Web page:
Orchard IPM - Protecting Honey Bees

European honey bees are the primary managed pollinators in orchards because their abundance can be managed from year to year.
Orchard IPM - Protecting Honey Bees - Articles

Updated: October 16, 2017

Orchard IPM - Protecting Honey Bees

Growers dependent on honey bees must constantly maintain a delicate balance between protecting their crops from pests and pathogens and protecting pollinators.

Due to competing demands, disease, the introduction of parasitic mites (mainly Varroa destructor), and likely impacts from insecticide and fungicide use in the field, the pollination picture has changed.Despite intense efforts to protect their bees, beekeepers are losing large numbers of colonies to mites and the diseases they transmit. In addition, since 2006 there have been additional dramatic die-offs of tens of thousands of honey bee colonies from a phenomenon known as Colony Collapse Disorder (CCD). The result has been annual losses of around 30 percent of commercial colonies, which has left many beekeepers devastated and some growers without the quantity and quality of bees needed to pollinate crops.

CCD is under investigation and pesticide exposure is one of several contributing factors being studied. Pesticides under investigation include those used within the hive for mite and disease control as well as those used on crops that may inadvertently find their way into hives. Honey bees are vulnerable to many of the pesticides used to control insects, pathogens, and weed species. Growers dependent on honey bees must constantly maintain a delicate balance between protecting their crops from pests and pathogens and protecting pollinators. Until we have more documented information, it is advisable to err on the precautionary side when using pesticides.

Recommendations for growers

  • Know the pesticides you are using and their toxicity to bees (do not depend on a third party to provide this information).
  • Read the label and follow the label directions.
  • Never use a pesticide on a blooming crop or on blooming weeds if honey bees are present.
  • The use of a pesticide prebloom, just before bees are brought onto a crop, is not recommended. If a pesticide must be used prebloom (for example, at pink in apples), select a material that has a lower toxicity to bees and a short residual toxicity, and apply only when bees are not foraging, preferably just after dark.
  • Do not apply insecticides postbloom (e.g., petal fall) until after the bees have been removed from the crop.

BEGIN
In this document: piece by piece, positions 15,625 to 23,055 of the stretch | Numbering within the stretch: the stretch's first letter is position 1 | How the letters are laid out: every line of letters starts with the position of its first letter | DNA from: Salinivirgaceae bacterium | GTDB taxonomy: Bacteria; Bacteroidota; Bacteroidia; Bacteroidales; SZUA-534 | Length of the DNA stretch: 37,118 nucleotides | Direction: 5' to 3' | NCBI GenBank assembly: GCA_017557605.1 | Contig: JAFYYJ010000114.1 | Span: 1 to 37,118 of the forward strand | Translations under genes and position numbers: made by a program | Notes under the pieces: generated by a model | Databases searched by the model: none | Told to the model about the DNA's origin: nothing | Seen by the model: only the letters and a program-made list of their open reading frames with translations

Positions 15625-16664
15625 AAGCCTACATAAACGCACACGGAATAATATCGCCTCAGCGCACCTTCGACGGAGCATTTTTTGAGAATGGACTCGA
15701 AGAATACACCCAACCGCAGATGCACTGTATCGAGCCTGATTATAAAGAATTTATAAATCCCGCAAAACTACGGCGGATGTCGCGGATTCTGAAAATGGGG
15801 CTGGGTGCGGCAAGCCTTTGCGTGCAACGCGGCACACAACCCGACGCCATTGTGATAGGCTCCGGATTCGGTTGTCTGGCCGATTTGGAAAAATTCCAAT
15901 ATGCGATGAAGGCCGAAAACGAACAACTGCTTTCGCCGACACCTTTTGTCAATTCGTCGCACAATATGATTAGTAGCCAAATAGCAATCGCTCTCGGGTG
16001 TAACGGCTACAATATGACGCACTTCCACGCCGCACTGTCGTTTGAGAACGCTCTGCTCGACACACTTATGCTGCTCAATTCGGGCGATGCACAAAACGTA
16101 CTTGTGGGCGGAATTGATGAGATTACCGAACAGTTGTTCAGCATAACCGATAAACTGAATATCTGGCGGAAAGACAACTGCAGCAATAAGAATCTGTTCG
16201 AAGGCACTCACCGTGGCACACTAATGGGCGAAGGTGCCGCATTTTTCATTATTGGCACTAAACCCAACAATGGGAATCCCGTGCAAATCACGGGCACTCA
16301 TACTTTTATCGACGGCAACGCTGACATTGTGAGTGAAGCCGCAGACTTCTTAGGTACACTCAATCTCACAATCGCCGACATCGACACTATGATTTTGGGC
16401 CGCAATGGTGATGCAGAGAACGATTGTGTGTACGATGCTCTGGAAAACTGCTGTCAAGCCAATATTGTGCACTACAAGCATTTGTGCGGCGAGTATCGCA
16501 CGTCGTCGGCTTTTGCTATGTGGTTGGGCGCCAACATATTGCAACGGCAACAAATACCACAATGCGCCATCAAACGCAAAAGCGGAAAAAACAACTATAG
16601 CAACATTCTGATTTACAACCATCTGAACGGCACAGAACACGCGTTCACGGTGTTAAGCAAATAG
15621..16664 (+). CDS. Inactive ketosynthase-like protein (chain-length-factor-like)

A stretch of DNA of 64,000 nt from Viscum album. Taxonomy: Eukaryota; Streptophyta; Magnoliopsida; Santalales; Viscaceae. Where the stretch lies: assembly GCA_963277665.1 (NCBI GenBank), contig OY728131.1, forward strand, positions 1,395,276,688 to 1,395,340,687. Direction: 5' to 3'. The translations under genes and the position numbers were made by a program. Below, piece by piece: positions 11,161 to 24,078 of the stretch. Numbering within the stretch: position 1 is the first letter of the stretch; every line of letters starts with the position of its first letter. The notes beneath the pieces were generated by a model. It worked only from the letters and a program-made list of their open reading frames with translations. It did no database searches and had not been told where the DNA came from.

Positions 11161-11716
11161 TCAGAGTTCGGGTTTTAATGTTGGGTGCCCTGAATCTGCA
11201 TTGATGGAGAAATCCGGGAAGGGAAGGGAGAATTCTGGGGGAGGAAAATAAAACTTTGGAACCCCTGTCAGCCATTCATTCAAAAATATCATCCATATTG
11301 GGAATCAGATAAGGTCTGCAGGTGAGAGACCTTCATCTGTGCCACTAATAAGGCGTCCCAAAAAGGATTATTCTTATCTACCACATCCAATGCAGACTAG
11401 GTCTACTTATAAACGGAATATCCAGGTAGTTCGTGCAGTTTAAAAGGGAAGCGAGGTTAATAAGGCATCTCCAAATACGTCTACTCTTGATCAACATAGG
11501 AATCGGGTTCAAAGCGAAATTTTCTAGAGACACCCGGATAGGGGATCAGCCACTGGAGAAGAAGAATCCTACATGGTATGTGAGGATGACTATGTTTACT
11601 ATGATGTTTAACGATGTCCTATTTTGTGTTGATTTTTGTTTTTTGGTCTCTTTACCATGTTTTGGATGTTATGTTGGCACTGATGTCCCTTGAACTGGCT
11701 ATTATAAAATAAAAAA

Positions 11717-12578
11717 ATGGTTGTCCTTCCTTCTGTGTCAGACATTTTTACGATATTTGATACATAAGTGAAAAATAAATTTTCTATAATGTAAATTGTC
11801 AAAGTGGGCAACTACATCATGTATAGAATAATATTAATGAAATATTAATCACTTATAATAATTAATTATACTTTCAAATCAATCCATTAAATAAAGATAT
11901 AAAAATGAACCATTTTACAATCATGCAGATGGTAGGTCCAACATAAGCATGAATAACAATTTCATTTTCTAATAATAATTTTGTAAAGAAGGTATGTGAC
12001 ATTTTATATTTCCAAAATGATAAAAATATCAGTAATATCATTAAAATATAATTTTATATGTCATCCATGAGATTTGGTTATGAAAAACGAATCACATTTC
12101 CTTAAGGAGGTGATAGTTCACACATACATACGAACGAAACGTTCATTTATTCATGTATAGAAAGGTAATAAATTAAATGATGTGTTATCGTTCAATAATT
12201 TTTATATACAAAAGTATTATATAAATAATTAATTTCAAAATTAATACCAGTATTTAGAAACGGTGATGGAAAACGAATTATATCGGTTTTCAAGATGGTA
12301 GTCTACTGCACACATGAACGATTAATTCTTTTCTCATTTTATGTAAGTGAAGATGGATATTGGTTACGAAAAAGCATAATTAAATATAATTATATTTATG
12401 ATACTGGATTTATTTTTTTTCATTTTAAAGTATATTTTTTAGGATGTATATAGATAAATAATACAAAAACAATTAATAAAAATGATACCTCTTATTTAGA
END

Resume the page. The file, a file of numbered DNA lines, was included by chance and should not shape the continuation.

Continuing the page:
• Blooming time varies depending on cultivars. Bees pollinating one variety or crop may be at risk while another crop or variety is being treated postbloom with insecticides. Also, while crops may have completed blooming, bees may be visiting blooming weeds in and around crops. Be aware of these situations and avoid the application of pesticides on a nonblooming crop if there is risk of drift onto blooming crops and weeds if bees are present. If a spray must be applied, use the least toxic material and apply only when bees are not foraging.
  • Protect water sources from contamination by pesticides. If necessary, provide a clean source of water close to honey bee colony locations prior to their arrival in the orchard or crop.
  • The mode of action of many fungicides in terms of toxicity to bees is unknown. Some are known to synergize with insecticides, and together these can be more toxic to bees. Avoid the application of the more toxic fungicides mancozeb and captan on blooming crops when bees are present. The use of and lime sulfur during bloom has been shown to be repellent to bees for several days as well.
  • For more information on toxicity, see also other resources online such as a Northeastern IPM guide on preserving wild pollinators and several online publications at a pesticide stewardship webpage.
  • Do not assume that organically approved compounds are safe to bees.

As a result of mites, diseases, and CCD, fewer beekeepers are providing fewer honey bee colonies for growers and at much higher prices. In addition, the quality of honey bee colonies, at times, may be marginal for the purpose of pollination. Never before has the pollination situation been so critical. To ensure maximum crop yields, growers now must give careful attention and consideration to crop pollination.